Effect of Red-Cell Transfusion Events on Transplant Related Mortality and Overall Survival in Children with Leukemia Undergoing Hematopoietic Stem Cell Transplant Público

Andrews, Jennifer (2011)

Permanent URL: https://etd.library.emory.edu/concern/etds/2b88qc66p?locale=es
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Abstract

Recent clinical studies in adult oncology patients have shown that an elevated ferritin level prior to hematopoietic stem cell transplant (HSCT), serving as a surrogate marker of body iron load, is independently associated with transplant related mortality (TRM) and inferior overall survival (OS) in adult oncology patients. There is emerging evidence in the pediatric leukemia population that the same may be true. We hypothesized that another marker of body iron load, high red-blood cell (RBC) transfusion events, may be associated with TRM and inferior OS in a heterogeneous group of children with leukemia treated with HSCT.

We performed a retrospective cohort study of 112 children with leukemia treated at our institution over the last 10 years. Approximately 1/3 of the children had high RBC event number, which we defined as greater than 12 RBC transfusion events prior to HSCT, and 2/3 had low RBC event number. Both groups were similar in regards to age, diagnoses, donor type (matched related, matched unrelated, mismatched related, mismatched unrelated), stem cell source (peripheral blood, umbilical cord, bone marrow), baseline liver, cardiac and renal function, and median follow-up time. However, more children in the low RBC transfusion event cohort had high performance scores (83.5% vs 54.5%, p = 0.001) and fewer had recurrent leukemia or other forms of advanced disease compared with the children more heavily transfused (41.8% vs 87.9%, p < 0.0001).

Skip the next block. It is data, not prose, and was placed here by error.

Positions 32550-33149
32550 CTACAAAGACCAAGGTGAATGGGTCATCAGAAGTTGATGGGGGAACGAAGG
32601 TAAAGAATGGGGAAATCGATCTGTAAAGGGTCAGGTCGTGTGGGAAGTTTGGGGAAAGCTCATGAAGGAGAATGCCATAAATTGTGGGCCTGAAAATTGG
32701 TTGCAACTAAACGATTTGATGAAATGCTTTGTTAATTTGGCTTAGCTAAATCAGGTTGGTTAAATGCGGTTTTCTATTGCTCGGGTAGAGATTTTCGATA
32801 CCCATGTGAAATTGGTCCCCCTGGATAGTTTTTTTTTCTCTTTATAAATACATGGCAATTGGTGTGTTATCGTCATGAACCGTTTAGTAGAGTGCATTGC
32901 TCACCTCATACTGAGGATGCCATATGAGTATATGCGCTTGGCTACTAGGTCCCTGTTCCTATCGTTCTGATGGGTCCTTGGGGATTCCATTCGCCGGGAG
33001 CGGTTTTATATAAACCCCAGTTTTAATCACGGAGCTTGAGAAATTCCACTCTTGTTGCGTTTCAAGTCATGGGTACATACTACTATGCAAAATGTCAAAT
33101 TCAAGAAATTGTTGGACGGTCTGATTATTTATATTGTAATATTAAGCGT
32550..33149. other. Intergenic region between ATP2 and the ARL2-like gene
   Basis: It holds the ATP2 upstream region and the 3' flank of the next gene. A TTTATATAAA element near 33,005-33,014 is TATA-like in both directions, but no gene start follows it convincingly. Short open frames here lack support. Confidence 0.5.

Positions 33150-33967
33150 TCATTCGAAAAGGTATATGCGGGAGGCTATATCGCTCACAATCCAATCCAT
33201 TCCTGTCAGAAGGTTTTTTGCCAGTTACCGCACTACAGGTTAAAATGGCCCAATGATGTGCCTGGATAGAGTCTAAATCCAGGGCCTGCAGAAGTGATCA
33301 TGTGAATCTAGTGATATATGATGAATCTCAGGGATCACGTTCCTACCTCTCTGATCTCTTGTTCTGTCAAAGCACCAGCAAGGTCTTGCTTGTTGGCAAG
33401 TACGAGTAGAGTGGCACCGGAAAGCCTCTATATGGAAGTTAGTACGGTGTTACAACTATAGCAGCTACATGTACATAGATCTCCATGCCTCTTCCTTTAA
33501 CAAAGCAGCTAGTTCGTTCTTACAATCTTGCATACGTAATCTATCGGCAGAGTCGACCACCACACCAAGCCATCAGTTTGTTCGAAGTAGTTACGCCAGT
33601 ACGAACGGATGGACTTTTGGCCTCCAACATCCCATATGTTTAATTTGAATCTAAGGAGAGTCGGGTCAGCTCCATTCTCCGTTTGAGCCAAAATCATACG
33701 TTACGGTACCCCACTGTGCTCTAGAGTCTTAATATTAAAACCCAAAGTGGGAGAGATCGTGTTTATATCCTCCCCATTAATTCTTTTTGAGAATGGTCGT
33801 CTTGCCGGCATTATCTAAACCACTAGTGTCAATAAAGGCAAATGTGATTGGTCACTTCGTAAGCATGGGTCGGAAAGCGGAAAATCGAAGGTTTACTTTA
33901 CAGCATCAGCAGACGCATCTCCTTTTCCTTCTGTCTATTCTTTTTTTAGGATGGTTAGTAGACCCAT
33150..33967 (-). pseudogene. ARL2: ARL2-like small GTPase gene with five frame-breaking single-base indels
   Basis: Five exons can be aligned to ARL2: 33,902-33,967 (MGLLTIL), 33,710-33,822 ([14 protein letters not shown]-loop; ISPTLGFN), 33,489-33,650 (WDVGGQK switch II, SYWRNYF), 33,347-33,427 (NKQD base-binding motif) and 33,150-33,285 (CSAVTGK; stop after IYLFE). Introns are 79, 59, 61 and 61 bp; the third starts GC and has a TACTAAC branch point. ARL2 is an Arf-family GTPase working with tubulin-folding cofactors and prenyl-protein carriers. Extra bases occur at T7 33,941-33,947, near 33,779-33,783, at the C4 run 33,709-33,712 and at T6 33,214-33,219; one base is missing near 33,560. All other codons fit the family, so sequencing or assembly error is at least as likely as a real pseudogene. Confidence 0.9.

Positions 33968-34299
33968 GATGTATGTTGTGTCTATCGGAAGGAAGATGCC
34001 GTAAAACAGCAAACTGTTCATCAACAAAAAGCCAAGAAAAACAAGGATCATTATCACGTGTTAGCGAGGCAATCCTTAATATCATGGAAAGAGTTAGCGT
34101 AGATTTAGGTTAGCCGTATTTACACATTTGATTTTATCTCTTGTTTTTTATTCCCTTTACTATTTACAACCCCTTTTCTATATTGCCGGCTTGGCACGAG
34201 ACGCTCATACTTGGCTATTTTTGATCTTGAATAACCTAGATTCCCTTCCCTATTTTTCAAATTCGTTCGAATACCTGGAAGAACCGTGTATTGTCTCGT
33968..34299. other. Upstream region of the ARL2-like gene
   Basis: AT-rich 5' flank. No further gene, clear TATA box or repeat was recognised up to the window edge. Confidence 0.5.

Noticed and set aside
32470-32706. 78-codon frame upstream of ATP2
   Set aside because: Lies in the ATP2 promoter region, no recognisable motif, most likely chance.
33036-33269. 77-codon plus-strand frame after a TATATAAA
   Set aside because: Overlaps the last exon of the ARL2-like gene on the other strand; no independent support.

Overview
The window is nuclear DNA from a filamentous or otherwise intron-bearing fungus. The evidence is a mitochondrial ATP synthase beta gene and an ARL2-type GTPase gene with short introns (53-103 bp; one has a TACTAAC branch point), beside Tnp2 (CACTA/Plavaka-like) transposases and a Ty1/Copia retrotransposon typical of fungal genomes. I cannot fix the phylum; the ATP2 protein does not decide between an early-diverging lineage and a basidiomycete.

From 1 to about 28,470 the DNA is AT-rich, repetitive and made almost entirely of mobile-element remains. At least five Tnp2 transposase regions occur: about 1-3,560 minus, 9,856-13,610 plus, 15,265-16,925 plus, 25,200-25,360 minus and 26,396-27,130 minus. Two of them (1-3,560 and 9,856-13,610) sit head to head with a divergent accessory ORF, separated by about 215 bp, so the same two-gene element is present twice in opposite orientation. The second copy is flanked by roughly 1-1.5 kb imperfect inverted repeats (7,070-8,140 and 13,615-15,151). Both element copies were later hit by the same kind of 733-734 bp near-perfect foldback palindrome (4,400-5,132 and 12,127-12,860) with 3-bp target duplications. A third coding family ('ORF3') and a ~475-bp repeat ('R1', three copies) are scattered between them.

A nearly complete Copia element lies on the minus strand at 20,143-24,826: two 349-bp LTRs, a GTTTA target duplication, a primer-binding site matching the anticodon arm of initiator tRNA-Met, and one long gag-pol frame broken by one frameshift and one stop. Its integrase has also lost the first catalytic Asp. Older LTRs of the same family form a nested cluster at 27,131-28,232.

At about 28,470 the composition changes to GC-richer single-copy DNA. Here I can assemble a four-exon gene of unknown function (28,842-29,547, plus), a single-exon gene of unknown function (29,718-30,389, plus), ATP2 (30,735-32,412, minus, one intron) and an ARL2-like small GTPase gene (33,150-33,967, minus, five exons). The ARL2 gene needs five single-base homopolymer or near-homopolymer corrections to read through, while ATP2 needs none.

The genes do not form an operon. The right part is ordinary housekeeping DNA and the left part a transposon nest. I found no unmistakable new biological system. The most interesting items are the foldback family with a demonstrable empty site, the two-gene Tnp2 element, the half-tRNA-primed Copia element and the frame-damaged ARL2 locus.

We found no association between number of transfusion events and TRM in our patients in both univariate and multivariate analysis. Patients with a high RBC event number did have an inferior 5-year OS (39%, 95% confidence interval [CI] 22 - 55%) compared with patients with low RBC events (56%, 95% CI 42 - 68%). However, when controlling for patient age, stage of disease, type of transplant, and performance score, number of RBC events lost prognostic significance. Likely more advanced disease and lower performance score in the high RBC event cohort was responsible for the survival difference.

Table of Contents

Table of Contents
1. Introduction...1
2. Background...3
3. Methods...7
4. Results...14
5. Discussion...17
6. References...20
7. Figures/Tables...22

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